Well, first I just want to say that even before this data was released, the overwhelming body of scientific evidence points to natural zoonotic spillover [an animal disease jumping into humans] for some time. This new data is fully consistent with this scenario. What’s important here is that I think it’s a mischaracterization to say that these sequences show that raccoon dogs or other mammalian host species were infected with these viruses because all we show is the co-occurrence of genetic material from host environments is . It’s not the same as dabbing a raccoon dog. And it’s not the same as watching a raccoon dog transmit a virus to a human — something we, of course, never see. We never get that evidence. But first and foremost, this is forensic evidence that these putative host animals were present at the market. There is no longer any question. And they were in the same place as the virus.

Well, some of these environmental samples clearly have the virus in them because of infected people. But it’s mind-boggling to say that it was only humans who dumped this virus wherever there were susceptible hosts, and that these are just humans passing it to animals. Given everything we know about the early days of COVID and everything we know about zoonotic viruses, this is fitting. Will this put the lab leak conspiracy to bed? No. Nothing ever will. But I think that should help convince more sane scientists.

Can you elaborate on whether there is any evidence for the lab leak hypothesis at all – at least for the “bona fide” version that regards such a leak as some kind of accident?

The trouble with the bona fide version of a lab leak hypothesis is that there isn’t one. There’s a scientist who gets infected in the field, the scientist who gets infected in the lab with a virus to be described, serial passage or gain-of-function weaponization — I mean, every one of those lab leak hypotheses are mutually incompatible .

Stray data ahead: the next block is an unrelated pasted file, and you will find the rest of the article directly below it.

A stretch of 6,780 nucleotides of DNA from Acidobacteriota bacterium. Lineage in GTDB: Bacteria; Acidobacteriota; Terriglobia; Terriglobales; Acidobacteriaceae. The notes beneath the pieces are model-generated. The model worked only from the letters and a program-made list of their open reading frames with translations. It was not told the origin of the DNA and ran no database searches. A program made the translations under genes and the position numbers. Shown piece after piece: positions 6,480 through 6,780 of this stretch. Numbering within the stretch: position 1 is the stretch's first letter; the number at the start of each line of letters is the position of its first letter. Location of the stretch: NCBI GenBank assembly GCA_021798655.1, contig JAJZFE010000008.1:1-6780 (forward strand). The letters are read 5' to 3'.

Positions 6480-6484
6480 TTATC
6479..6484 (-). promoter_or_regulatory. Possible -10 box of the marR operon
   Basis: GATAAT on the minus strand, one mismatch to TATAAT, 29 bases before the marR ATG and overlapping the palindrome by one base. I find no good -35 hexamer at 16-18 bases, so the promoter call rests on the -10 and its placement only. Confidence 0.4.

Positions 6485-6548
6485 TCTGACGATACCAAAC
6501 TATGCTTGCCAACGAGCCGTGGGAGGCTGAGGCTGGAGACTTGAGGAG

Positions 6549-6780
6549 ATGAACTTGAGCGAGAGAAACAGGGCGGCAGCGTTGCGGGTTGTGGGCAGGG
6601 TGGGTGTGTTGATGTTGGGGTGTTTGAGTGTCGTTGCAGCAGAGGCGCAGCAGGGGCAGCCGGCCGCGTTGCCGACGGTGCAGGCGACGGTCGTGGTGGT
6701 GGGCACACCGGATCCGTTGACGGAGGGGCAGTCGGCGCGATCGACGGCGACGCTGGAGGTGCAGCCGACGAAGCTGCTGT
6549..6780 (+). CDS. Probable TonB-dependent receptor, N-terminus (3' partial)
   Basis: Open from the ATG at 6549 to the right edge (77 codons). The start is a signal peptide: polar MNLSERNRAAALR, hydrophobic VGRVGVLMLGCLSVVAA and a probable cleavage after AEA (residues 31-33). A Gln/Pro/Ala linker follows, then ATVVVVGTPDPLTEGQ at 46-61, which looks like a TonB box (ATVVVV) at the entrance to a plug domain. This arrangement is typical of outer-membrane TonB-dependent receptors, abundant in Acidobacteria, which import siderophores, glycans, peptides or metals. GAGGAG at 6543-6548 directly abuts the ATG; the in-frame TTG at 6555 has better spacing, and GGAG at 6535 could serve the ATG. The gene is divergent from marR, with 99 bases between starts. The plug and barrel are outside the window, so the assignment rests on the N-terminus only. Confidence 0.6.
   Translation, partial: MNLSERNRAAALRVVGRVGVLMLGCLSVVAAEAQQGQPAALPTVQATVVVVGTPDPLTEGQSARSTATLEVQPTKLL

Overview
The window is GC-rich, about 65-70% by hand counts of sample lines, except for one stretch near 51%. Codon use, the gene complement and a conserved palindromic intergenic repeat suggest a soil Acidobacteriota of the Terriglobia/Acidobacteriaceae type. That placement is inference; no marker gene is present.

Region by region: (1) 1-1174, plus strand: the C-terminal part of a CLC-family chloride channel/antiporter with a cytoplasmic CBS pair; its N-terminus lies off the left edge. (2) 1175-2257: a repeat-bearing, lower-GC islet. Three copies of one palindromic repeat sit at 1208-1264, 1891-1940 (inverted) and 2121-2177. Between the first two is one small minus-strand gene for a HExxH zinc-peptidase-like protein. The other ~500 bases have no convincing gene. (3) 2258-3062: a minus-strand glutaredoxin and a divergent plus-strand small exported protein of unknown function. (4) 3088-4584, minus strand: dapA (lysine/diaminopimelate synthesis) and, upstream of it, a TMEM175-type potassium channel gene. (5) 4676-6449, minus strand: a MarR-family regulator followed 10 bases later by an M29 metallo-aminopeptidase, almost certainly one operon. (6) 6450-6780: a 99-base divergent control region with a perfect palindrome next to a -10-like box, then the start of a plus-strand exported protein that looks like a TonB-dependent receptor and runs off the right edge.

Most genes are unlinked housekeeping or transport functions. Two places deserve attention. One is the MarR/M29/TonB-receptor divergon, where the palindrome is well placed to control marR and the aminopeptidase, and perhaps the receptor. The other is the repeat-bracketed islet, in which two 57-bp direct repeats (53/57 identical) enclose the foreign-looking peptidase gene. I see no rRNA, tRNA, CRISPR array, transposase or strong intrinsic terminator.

If we look at the viral genome, we don’t see anything suspicious related to [some] a kind of laboratory manipulation; we really don’t. The most charitable explanation left here is that you have a lab worker who gets infected with a virus that the lab has yet to characterize, takes it to Huanan Market and possibly dumps it there multiple times, and then the animals, who are sold there are infected. And none of these lab workers are broadcasting [the virus] to no one who would help epidemiologists trace it back to them, nor do they become seroreactive [having antibodies to the virus indicative of previous infection] if later tested.

They say a chain of events seems unlikely. What do you think of the recent Department of Energy report, which concluded “with low confidence” that a lab leak was the most likely cause?

I have no idea what the Department of Energy report said. I cannot comment in detail on an account that has not been described or that I have never seen. But I can’t imagine what real evidence they have. Especially now, given [the new animal evidence].

Those early cases [were] linked to the market. Yes, there was a lot of confusion. But once we cleaned up all the guesswork and data that didn’t stand up to scrutiny, all that was left was the market. And everything we’ve done since then, from the geographic analysis to the genomic analysis to the forensic genetic analysis – everything points to a natural zoonosis in the market.

Regardless of the true origin of SARS-CoV-2, should we still be concerned about keeping labs safe to prevent a possible escape of deadly pathogens?

Naturally. I don’t know of any virologist who doesn’t take biosecurity seriously. But when it comes to gain-of-function research and laboratory safety, this discussion should be decoupled from discussions about COVID, as they are two different topics. The circumstances of origin are unrelated and it is a mistake to conflate the two.

Going back to the new genetic evidence, what information are you hoping to glean from it in the coming weeks?

There is genetic material from the [market] Booths that did not have SARS-CoV-2. I would be very interested. There is more genetic data from the market that has not been made available… I think previous sequencing runs may still be available and I think it is imperative that this data be shared with the whole group for the scientists to benefit All stripes can come in and out [study them].

Will you and your colleagues publish these results?

We will publish a report summarizing our findings. I would say [the time frame will be] closer to days, maybe hours.